The New Year is now well underway, and people the world over have resolved to live better lives and make the most of 2015. But some lives are only just beginning.
The babies of 2015 will be born into a world that is more exciting, more fascinating and more astounding than ever before. They will be the engineers, politicians, doctors and teachers of the future, with the potential to change our world into one barely fathomable to us.
By utilizing ultrasound, physicians are able to peer inside the womb and obtain images that can be used in assessing the baby’s development and also identifying potential problems. This is made possible by using technology that electronically mimics the way bats find their way around at night.
In the late 1700s, Italian priest and scientist Lazzaro Spallanzani discovered that bats emit inaudible sound waves and detect their echoes to map the world around them.
The ability to artificially replicate a bat’s ability to echolocate was first developed by the Royal Navy, who used it to find and sink a German U-Boat in the Atlantic. After some refinement of the technology, ultrasound technology has been used since the 1960s to non-invasively examine the developing fetus in the womb. Two dimensional ultrasound images alone may not provide enough clarity or flexibility to enable the physician to assess fetal health. This is when a 4D ultrasound scanner, like the Voluson E10, comes in handy.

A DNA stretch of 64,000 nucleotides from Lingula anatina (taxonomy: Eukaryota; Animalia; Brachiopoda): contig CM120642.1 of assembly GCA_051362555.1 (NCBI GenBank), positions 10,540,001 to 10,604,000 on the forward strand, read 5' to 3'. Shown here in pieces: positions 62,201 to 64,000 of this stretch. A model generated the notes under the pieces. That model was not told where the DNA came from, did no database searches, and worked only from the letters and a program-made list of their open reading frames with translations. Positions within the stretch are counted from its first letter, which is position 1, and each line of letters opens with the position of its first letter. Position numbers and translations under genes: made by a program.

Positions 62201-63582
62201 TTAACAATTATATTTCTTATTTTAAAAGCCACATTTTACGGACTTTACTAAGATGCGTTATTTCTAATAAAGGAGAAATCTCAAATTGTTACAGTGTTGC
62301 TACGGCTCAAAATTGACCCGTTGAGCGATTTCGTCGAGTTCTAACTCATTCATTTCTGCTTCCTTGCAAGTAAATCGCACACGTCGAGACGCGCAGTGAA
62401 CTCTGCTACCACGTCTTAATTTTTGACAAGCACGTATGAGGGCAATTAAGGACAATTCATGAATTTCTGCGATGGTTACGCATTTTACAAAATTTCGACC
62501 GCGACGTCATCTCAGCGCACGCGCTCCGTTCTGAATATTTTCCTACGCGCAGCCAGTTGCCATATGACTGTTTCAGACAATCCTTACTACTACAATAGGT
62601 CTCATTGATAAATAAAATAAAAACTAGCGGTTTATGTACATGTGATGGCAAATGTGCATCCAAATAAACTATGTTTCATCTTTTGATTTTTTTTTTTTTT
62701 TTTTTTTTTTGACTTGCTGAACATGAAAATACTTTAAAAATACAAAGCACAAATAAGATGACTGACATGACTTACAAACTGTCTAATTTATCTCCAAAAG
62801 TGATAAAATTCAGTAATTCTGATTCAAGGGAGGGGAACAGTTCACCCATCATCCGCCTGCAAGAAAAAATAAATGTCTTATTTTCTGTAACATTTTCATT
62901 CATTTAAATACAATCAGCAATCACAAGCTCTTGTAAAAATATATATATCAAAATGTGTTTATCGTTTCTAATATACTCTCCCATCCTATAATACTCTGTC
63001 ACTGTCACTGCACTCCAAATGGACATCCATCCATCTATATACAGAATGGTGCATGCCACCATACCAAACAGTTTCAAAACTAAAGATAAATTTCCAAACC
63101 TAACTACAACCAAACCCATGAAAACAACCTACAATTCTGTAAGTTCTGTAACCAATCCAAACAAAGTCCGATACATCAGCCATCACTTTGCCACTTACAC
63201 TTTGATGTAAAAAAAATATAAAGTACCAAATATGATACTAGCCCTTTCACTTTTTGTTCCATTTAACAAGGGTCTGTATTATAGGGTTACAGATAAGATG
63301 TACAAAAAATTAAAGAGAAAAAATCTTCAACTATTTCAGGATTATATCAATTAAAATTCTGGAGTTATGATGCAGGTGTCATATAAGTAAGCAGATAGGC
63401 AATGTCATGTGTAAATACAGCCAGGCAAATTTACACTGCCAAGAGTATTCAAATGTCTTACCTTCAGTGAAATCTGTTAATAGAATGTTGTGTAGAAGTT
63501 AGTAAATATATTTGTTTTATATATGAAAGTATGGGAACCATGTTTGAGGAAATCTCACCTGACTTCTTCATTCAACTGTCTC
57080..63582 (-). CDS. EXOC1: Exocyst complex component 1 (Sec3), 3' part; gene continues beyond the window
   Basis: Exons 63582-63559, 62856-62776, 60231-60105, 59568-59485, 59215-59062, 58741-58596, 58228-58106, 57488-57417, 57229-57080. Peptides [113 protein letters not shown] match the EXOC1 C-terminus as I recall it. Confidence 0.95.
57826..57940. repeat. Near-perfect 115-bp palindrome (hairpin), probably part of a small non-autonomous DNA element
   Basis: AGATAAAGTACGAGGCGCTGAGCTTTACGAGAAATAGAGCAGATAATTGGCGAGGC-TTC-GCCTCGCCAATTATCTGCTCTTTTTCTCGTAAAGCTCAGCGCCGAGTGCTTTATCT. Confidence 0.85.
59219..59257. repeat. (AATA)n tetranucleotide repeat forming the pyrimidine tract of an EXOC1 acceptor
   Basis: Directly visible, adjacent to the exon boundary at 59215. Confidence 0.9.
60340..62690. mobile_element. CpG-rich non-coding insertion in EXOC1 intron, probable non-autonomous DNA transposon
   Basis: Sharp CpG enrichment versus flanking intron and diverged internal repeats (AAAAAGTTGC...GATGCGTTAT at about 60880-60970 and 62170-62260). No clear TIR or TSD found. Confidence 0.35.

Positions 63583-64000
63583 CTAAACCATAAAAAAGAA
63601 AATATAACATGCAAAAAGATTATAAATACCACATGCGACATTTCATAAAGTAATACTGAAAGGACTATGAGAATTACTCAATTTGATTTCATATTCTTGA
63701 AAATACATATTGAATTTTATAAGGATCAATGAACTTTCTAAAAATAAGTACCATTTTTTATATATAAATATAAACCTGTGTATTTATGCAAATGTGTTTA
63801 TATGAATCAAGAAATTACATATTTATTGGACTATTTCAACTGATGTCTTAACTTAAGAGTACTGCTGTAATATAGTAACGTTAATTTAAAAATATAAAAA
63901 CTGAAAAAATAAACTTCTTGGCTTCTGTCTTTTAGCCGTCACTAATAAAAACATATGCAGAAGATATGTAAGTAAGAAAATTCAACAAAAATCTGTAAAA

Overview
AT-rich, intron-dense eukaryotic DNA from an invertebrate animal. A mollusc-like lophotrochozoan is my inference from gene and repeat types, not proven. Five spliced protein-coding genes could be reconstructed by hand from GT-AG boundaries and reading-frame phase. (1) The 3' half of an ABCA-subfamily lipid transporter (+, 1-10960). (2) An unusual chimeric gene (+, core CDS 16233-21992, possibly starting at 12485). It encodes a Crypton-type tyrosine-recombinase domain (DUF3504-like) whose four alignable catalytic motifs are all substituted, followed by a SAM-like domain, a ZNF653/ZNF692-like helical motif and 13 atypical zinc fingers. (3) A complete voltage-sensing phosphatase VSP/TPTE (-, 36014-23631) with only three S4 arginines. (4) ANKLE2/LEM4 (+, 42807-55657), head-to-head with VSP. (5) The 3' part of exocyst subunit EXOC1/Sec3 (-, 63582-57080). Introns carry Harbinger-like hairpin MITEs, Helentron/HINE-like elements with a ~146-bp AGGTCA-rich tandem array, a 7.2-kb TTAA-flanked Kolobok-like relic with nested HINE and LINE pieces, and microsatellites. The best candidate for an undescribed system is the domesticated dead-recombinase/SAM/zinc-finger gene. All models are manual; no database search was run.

The system uses the same principles of ultrasound that have been used for decades, but uses software to create a 3D image. Like a virtual, high-end post-production studio, the scanner’s new HDlive Silhouette and HDlive Flow applications use the ultrasound data in new ways to calculate depth, shape and detail. Add noise-removal, image enhancement, color and light, and the final 3D image is complete.
The incredible number-crunching power of the machine allows it to render these images in seconds. What was once a grainy, greyscale, two-dimensional image is now a clear picture that a healthcare provider can use to focus on the clinical benefits of ultrasound and use it in assessing fetal health.
With a 4D scan, the added dimension being time, the baby can be seen moving around in the womb. HDlive technology adds a virtual light source to the image, calculating the movement of shadows and even the translucency of the baby’s skin.
The technology can be used to obtain images of the blood vessels, heart, and other organs, showing depth, blood flow and structure in a way that provides a powerful tool to help assess conditions that the baby might have before it is even born. It is vital to track fetal development throughout the pregnancy.
Here’s to the newborns of 2015, and the bright futures ahead of them.
*All comparative statements as compared to GE Healthcare’s Voluson Expert Series BT13